Underground political activity was not completely absent in Spain however; small socialist and communist groups existed in their former strongholds, and the CNT retained an underground presence in several cities, including Barcelona. But with most of their militants in exile, locked up, or dead, these groups were very weak, and exercised minimal influence outside of these locations.

Both the UGT and CNT had maintained a small presence in the Basque region, and several strikes broke out in factories there in the late 40s. On the whole, these strikes were isolated and easily defeated. One strike in 1947 proved more effective. Started by a walkout of metalworkers and miners in Vizcaya, the incident became a near-general strike when it was joined by other workers in the province. After ten days around 60,000 were on strike, including thousands of workers in the industrial towns of Guipúzcoa province. The authorities were quick to react, and the repression was severe; Vizcaya was placed under a state of siege, 15,000 were dismissed from their jobs, and hundreds arrested. Coordinating action with representatives of influential Basque separatist groups, the unions are known to have played some role during the strike.

Small strikes also took place in other cities in the late 40s, including a strike by 3,000 Madrid taxi drivers at the end of 1949. Limited clandestine organising by workers in Barcelona was going on during this time, and it was this underground activity that contributed to the spread of the general strike in 1951

In February the Barcelona authorities announced a 40% rise in tram fares, from 50 to 70 centimes. The fare rise was due to begin on March 1. Agitation against the rise began immediately, posters calling for a boycott were put up, and protest leaflets protesting the rise were distributed: “Be a good citizen, show your courage. Starting March 1, hoof it to work”. Youths took to the streets in the early morning, handing out leaflets and urging workers to join the boycott with chants of: “If you want your morning jolly, stay away from the trolley.”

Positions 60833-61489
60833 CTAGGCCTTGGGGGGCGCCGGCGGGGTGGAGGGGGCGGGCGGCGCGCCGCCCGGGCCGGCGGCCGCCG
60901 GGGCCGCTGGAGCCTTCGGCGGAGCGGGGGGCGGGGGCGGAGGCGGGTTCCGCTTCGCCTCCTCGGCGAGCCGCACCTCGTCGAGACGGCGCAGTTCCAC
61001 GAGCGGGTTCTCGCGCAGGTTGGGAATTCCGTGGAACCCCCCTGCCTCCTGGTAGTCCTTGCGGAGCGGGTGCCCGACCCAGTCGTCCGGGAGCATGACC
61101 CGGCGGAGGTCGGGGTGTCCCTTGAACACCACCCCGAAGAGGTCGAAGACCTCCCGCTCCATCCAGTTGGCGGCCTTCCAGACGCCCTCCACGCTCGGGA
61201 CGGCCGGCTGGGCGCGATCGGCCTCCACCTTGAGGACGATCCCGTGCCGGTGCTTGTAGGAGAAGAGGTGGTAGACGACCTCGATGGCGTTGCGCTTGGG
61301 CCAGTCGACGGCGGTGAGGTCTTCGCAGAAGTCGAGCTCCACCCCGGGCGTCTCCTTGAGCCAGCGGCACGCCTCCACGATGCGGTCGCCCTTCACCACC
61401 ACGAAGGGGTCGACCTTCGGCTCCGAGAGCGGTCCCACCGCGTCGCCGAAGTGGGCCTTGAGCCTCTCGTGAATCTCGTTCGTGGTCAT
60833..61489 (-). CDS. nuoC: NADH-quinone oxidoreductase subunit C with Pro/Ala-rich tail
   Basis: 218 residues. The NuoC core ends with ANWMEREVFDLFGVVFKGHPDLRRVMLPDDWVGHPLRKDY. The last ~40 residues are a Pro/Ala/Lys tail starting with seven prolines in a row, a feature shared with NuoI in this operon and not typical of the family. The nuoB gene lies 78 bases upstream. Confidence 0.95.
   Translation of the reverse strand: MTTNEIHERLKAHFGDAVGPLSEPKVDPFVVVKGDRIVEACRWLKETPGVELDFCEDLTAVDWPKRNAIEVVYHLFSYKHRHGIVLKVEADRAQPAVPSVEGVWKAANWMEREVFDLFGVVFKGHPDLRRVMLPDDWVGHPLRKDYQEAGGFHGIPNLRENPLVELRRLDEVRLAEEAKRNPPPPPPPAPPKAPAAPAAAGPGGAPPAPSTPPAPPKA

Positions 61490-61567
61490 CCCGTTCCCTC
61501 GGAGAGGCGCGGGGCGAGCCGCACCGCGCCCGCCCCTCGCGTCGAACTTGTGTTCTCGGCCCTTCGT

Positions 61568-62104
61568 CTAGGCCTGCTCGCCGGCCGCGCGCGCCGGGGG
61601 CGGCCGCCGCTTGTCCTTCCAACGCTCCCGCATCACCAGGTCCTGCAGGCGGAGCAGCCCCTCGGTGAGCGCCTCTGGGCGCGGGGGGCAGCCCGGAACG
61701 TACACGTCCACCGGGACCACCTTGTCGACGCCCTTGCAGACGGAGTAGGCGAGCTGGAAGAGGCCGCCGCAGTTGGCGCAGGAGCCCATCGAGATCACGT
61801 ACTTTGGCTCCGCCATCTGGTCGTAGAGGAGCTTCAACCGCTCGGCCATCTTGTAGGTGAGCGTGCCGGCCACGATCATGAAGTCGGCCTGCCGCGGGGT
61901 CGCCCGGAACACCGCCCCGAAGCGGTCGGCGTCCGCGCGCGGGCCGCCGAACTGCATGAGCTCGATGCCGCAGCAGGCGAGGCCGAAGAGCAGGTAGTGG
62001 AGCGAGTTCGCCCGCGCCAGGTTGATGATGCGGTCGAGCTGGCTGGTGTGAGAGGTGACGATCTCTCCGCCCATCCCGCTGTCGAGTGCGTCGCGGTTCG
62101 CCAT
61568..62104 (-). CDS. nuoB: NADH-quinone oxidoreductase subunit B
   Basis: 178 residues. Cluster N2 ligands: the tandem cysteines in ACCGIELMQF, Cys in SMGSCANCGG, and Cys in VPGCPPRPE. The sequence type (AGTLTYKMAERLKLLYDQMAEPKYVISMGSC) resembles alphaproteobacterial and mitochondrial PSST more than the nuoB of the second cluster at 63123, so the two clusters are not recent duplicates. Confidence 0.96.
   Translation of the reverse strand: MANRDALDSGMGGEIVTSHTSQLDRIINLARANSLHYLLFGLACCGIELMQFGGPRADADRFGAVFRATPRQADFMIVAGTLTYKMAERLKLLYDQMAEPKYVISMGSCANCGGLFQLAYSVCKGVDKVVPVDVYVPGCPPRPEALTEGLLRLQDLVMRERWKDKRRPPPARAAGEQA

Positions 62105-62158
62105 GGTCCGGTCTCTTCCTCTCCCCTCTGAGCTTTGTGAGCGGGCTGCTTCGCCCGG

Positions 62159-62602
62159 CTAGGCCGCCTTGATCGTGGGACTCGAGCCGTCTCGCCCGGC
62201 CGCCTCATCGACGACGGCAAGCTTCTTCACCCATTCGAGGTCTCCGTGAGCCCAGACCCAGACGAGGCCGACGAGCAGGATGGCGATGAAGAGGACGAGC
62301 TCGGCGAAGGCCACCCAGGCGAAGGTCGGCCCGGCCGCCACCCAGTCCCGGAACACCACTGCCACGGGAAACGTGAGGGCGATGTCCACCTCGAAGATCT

According to figures, around 97% of tram users joined the boycott on the first day, and by March 4 this figure had risen to 99%. The streets were filled with people walking, in some cases several miles, to their workplaces. Tram drivers were mostly on strike, attacks were made on trams still running, and police units were stationed around the city to protect them. Taking it upon himself to set an example for strikebreakers, Governor Baeza Alegria stormed out of a meeting at city hall and boarded a tram, which after several minutes took a wrong turn and drove into a stone barricade.

The boycott was so successful in fact, that hopes held by the authorities of it being broken by the thousands of football fans who would travel to Les Corts stadium on Sunday, March 4, were completely dashed. After watching their team win 2-1 against Santander, FC Barcelona supporters chose to walk home through pouring rain instead of catching the trams as usual.

Several days later the authorities caved, the tram company had lost 5,000,000 pesetas, and the old fares were reinstated. It was also announced that 70 people arrested during the boycott would be released.